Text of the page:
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F#25 : Active Patterns

, 16 May 2014 CPOL
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Ok so we just wrapped up the final dedicated chunk of the main F# areas, where we looked at OO Programming in F#. These last couple of articles will be miscellaneous ones that I could no really find a home for. This one in particular will be on Active Patterns. Active pattern allow you to […]

Ok so we just wrapped up the final dedicated chunk of the main F# areas, where we looked at OO Programming in F#. These last couple of articles will be miscellaneous ones that I could no really find a home for. This one in particular will be on Active Patterns.

Active pattern allow you to define a pattern that may be used to subdivide the input data, so that you may use regular pattern matching. You can think of active patterns as a way to decompose data in a custom manner to suit your current needs.

You define active patterns using the following sort of syntax

// Complete active pattern definition.
let (|identifer1|identifier2|...|) [ arguments ] = expression

// Partial active pattern definition.
let (|identifier|_|) [ arguments ] = expression

You may have one or ore identifiers, and you may have complete or partial active patterns. A complete one will need to match the entire input, whilst a partial one is a partially applied pattern that will match only when applied with the rest of the input data.

We will be examining the difference between complete active patterns and partial active patterns in this post, so have no fear.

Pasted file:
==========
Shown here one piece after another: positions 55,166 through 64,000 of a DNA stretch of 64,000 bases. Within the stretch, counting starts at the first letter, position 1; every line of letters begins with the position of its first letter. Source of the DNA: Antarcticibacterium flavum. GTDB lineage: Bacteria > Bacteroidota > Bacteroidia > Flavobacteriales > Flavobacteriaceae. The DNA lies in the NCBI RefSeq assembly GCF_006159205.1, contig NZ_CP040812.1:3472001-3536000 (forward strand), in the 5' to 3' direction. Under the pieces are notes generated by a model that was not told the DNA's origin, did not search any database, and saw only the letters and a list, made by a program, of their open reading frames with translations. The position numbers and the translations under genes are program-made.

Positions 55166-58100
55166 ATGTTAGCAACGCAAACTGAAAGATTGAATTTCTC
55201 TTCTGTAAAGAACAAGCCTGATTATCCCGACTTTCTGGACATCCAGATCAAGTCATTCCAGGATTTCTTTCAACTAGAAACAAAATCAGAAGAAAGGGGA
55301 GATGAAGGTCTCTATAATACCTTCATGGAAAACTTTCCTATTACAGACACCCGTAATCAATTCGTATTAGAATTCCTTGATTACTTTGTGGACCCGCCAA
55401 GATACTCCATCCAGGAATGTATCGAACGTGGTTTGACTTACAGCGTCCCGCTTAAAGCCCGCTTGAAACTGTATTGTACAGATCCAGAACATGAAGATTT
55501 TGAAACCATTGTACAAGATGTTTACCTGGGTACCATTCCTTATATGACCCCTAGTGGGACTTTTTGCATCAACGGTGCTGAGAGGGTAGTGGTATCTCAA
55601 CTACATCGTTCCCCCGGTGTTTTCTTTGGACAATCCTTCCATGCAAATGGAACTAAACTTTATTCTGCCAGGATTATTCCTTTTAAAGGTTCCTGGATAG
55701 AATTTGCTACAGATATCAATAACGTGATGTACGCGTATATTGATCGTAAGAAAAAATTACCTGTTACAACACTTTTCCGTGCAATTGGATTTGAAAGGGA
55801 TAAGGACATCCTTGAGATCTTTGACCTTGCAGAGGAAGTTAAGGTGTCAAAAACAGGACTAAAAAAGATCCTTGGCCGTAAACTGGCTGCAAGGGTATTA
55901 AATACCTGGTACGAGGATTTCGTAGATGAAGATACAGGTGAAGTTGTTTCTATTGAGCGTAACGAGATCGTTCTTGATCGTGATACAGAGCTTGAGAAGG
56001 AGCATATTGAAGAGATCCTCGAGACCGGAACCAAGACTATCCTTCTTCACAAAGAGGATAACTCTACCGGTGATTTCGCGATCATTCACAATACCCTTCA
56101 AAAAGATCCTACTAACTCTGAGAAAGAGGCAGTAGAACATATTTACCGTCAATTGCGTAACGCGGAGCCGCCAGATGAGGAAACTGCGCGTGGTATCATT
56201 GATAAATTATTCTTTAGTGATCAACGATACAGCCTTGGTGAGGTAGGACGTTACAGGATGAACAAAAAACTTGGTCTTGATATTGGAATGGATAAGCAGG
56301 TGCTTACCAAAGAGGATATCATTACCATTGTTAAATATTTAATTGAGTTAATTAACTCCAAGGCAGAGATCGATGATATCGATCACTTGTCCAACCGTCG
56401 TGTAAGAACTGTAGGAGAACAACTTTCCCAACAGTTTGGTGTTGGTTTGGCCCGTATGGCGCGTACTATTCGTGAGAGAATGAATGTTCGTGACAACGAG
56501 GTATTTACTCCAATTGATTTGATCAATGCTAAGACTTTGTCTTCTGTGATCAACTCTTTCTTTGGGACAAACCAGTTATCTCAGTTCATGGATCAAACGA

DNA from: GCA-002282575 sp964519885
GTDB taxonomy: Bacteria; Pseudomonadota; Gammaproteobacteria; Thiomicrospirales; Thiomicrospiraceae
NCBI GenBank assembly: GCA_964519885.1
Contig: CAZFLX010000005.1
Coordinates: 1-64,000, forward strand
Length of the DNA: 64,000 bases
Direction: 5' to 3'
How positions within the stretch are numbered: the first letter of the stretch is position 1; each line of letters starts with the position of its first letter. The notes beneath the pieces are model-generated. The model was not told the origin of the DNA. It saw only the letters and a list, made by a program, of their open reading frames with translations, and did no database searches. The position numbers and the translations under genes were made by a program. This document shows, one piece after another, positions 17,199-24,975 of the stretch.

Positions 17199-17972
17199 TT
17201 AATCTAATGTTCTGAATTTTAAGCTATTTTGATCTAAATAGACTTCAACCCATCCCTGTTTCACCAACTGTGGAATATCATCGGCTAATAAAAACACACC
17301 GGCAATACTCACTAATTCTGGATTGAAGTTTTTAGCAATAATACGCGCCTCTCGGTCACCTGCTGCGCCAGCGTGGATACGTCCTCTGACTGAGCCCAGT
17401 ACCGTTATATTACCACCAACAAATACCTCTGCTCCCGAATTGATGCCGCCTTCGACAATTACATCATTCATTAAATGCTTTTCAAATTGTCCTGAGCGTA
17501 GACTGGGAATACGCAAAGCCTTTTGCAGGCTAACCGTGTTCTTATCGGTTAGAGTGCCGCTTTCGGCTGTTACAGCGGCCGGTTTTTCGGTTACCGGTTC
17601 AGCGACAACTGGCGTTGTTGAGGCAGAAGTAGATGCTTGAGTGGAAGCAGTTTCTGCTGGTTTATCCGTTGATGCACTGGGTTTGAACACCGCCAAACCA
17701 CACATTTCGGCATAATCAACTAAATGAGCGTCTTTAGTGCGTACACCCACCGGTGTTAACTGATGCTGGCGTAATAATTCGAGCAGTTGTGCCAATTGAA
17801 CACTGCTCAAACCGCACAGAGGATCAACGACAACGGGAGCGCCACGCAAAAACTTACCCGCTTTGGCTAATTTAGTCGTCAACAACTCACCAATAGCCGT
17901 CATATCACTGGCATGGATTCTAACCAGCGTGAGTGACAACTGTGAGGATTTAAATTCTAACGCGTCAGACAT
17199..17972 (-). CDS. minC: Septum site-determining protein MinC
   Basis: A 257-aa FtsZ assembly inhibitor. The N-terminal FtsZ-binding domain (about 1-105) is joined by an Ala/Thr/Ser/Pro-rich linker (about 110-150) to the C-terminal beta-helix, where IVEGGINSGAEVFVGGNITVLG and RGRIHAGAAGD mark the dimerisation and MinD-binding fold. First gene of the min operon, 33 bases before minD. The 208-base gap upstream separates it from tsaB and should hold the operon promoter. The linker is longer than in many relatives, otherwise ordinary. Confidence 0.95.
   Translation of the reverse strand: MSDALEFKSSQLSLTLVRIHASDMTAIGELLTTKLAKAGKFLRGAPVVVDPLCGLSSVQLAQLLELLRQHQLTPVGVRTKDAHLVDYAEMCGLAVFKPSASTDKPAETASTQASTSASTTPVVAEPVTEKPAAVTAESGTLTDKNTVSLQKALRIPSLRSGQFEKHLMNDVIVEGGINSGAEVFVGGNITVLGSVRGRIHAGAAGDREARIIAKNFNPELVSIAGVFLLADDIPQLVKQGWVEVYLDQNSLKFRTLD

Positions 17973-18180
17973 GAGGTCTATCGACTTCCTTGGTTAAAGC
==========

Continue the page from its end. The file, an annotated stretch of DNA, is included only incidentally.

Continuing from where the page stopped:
A Simple Complete Active Pattern Example

Here is a very simple complete active pattern that simply examines an input value, and if the input value is > some threshold, will return one active pattern identifier, otherwise another. The active pattern identifiers are YOUR choice you would pick them to fit your domain.

//A very simple active pattern
let (|DiscountAuthorisationNeeded|DiscountApproved|) input =
   if input > 10 then
       DiscountAuthorisationNeeded else
       DiscountApproved

let ApplyDiscount input =
    match input with
    | DiscountAuthorisationNeeded -> printfn "%d : Wil need to be authorised" input
    | DiscountApproved -> printfn "%d : Discount approved" input

ApplyDiscount 7
ApplyDiscount 11
ApplyDiscount 32

Which when run gives the following output:

image

Another Complete Active Pattern Example

open System.Drawing
…
…

let (|RGB|) (col : System.Drawing.Color) =
    ( col.R, col.G, col.B )

let (|HSB|) (col : System.Drawing.Color) =
    ( col.GetHue(), col.GetSaturation(), col.GetBrightness() )

let printRGB (col: System.Drawing.Color) =
    match col with
    | RGB(r, g, b) -> printfn " Red: %d Green: %d Blue: %d" r g b

let printHSB (col: System.Drawing.Color) =
    match col with
    | HSB(h, s, b) -> printfn " Hue: %f Saturation: %f Brightness: %f" h s b

let printAll col colorString =
    printfn "%s" colorString
    printRGB col
    printHSB col

printAll Color.Red "Red"
printAll Color.Black "Black"
printAll Color.White "White"
printAll Color.Gray "Gray"
printAll Color.BlanchedAlmond "BlanchedAlmond"

Here is another example which I have shamelessly borrowed from MSDN, which shows how you can use active pattern to decompose an input in various different ways. The System.Drawing.Color is an excellent example of this, as it can be expressed in RGB or HSB formats. Here is what this code looks like when it runs:

image

Here is another example that allows you to match against the result of an active pattern